The Underpriced Wines of Napa Valley

Many in the wine industry believe that Napa Valley’s price/quality ratio is out of whack; that Napa Valley wines are overpriced. It is possible that these folks are all wrong? Or at least partially wrong? Is it possible that Napa Valley wine is under priced or a value?

This is the contention of John Conover, partner of the Plumpjack Group, which owns the Napa Valley estates Plumpjack, Cade and Odette. In an interview with Daniel Marsteller of Shanken News Daily today Conover made the case:

“Napa sometimes apologizes for our pricing, but I still think we deliver a great value. We’re in the game internationally in terms of quality, and often at a fraction of the price of other great wines.”

He’s right. When you compare Napa Valley’s overall pricing with the likes of top Bordeaux and Burgundy, Napa is not over the top expensive by any means. The radically high prices some Napa Valley cabs garner get the attention and tend to go a long way toward forming the impression of Napa Valley as over priced. But, one can travel up and down the Napa Valley and purchase who swaths of wine, including many Cabernets, Merlots and Blends, that fall into the $40 – $80 range. Moreover, one can find Napa Valley red wines and white wines for less than this, particularly those distributed through the three-tier system.

Conover’s view that Napa Valley can represent a value isn’t as rare as one might think. I’ve heard other long-time, experienced Napa hands express the same opinion. Most recently I had a rather in-depth conversation with one of Napa’s most experienced vineyard developers who expressed the view that Napa Valley is poised to enter a fourth state of development whereby a far larger number of the Valley’s wines take their place alongside France’s Grand Cru and first/second-growth wines in terms of prestige and pricing.

The argument is a fairly simple one: Napa is nearly planted out, with little room to grown in terms of vineyard development, while at the same time its reputation continues to grow, particularly in growing consumer markets like India and China. The additional demand will directly impact price setting of a larger number of Napa wines (both newer and older bottlings) both domestically and internationally.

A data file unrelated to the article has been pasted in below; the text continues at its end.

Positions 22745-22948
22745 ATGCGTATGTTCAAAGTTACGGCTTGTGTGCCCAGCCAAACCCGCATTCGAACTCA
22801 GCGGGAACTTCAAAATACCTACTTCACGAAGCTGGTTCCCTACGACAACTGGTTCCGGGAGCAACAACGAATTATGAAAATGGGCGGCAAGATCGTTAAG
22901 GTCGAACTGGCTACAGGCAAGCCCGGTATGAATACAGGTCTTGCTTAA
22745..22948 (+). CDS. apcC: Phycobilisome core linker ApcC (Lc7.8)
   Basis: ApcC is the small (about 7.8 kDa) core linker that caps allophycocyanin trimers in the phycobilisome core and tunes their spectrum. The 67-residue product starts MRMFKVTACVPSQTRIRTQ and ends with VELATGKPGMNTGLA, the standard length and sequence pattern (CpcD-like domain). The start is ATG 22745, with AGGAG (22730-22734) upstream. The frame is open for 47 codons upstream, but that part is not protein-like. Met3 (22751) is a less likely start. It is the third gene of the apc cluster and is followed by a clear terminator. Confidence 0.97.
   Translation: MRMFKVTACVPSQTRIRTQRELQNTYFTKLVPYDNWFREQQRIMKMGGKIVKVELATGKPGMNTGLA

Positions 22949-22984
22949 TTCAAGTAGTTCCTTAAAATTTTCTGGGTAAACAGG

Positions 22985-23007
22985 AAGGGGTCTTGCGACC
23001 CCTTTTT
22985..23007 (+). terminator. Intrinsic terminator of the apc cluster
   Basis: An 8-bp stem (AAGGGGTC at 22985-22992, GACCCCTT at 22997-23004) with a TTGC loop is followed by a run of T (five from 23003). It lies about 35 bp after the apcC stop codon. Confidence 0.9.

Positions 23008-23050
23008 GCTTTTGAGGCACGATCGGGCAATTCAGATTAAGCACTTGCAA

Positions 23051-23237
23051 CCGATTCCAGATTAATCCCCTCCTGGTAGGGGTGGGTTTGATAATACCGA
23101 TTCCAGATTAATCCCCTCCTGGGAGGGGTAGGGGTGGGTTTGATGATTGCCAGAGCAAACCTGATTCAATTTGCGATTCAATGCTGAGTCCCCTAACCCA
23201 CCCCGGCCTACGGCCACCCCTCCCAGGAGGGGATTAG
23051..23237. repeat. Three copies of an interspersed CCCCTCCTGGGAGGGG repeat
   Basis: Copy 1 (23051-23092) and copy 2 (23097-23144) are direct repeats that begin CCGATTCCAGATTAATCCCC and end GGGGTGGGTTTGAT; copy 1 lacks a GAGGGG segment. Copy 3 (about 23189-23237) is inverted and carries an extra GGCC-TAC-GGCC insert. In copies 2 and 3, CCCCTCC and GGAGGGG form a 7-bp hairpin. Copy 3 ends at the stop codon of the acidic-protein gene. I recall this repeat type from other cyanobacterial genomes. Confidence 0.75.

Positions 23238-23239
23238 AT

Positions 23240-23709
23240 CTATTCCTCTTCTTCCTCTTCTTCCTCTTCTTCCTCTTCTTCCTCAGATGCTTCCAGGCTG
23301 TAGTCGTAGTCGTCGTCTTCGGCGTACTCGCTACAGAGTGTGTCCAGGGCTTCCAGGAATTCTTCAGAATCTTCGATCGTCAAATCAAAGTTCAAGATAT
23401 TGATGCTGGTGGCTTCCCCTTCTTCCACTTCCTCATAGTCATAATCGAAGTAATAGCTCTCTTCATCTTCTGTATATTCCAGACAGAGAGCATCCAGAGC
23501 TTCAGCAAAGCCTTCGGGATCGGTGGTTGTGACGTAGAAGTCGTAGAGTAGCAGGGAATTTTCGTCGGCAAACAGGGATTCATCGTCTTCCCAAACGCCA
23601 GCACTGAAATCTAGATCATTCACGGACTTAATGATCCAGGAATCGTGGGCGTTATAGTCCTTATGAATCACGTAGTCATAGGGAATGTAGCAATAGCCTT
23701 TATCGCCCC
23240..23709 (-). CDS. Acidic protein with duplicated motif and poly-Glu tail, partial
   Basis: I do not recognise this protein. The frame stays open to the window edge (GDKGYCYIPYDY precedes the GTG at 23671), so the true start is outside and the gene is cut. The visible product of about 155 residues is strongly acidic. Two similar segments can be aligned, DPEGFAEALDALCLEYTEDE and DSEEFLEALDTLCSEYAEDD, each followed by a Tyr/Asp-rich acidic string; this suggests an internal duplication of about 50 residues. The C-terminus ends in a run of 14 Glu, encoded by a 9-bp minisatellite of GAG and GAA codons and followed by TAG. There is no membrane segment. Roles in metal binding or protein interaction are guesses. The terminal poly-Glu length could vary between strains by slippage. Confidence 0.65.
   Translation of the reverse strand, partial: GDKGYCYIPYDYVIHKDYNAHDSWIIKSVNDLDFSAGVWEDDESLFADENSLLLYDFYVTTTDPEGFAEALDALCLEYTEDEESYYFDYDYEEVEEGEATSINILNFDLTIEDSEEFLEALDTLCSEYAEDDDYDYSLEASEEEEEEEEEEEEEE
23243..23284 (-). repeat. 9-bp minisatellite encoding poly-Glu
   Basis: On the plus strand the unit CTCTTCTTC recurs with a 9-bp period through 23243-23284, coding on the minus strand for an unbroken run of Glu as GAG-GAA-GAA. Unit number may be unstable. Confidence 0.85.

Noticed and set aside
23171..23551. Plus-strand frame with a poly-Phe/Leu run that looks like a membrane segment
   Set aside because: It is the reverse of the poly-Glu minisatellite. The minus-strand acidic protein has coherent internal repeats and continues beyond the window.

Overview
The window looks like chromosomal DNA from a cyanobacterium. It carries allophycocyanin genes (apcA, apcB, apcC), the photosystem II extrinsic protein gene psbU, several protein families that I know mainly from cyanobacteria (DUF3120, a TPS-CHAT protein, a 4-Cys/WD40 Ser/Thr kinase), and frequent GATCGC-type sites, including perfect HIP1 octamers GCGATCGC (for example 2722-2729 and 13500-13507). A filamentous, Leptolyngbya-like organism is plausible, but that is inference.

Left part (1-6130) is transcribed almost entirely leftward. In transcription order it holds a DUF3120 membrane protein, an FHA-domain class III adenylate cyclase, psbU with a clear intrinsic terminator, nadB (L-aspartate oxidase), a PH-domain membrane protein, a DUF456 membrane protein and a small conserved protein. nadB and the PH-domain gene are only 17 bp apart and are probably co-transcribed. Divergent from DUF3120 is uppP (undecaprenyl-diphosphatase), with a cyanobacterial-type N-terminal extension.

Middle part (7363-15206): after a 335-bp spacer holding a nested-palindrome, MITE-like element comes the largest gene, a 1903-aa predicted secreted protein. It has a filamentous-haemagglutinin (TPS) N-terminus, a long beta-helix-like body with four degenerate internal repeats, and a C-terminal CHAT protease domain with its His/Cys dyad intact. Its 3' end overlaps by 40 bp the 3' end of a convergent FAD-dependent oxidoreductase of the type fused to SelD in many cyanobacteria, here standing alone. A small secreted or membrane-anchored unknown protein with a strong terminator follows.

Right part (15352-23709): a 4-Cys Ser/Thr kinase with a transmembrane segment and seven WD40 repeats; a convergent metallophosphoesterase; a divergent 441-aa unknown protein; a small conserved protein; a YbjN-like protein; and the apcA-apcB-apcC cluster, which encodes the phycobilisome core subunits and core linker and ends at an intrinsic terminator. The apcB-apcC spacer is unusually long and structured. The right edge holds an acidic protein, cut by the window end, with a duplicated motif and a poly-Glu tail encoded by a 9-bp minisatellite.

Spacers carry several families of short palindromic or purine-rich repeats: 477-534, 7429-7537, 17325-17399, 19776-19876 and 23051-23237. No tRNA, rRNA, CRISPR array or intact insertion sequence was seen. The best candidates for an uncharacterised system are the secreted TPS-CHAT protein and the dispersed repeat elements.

Even without increased international demand of Napa Valley wine, you have to ask yourself what kind of circumstances would diminish the Napa Valley brand to such an extent that prices would not continue to increase over time? Is there a possibility that the quality of Napa wine will decrease? This seems remarkably unlikely. Is there a possibility that Milennials will turn their back on Napa Valley and instead stick with Rose, Grenache, Syrah and red blends from less expensive regions. Seems highly unlikely. All those jobs and higher pay that facilitate consumer aspirations are being given up by aging boomers in droves.

Even more importantly, try to think of any of the top quality wine regions in the world that have seen a decreased in perceived quality and demand over the past 40 years. Bordeaux? Burgundy? Rhone? Napa Valley? Oregon? None of them have seen a diminishment, even in the face of the emerging of many New World and Old World regions onto the world stage.

Going back to Conover’s statement to reporter Marsteller, he notes that “Napa sometimes apologizes for our pricing.” He’s right. Sometimes we do see apologizing. But this isn’t very common to be honest. Most often, Napans don’t apologize for their prices, instead not really discussing the topic in public. And that’s exactly as it should be. The best and most highly acclaimed brands in the world simply don’t do this. They talk about quality and they talk about demand, which is exactly the concepts Napa Valley’s wine industry should be focused upon.

So, does this mean that Napa Valley is a good investment? Maybe. If you’ve got the money to play with and if you have a mid to longterm investment horizon, Napa vineyard land is likely to be an investment that does better than the S&P. What about wines? Is that $5,000 Screaming Eagle Sauvignon Blanc you bought going to beat the S&P over ten years? I don’t know. But would anyone be surprised if the $3,500 you paid for the Screaming Eagle red did better than the S&P over a ten-year period. I wouldn’t be shocked at all.

Are there better vineyard investment opportunities than Napa Valley? There are others far better qualified to answer that question. But who among us would be surprised to learn that over the next ten years Napa Valley vineyards appreciated at a greater rate than 90% of all other vineyard land?

I think John Conover is right. I think over the long-term the marketplace will convincingly tell us that the 2018 prices for Napa Valley wine were nowhere near the top.

 

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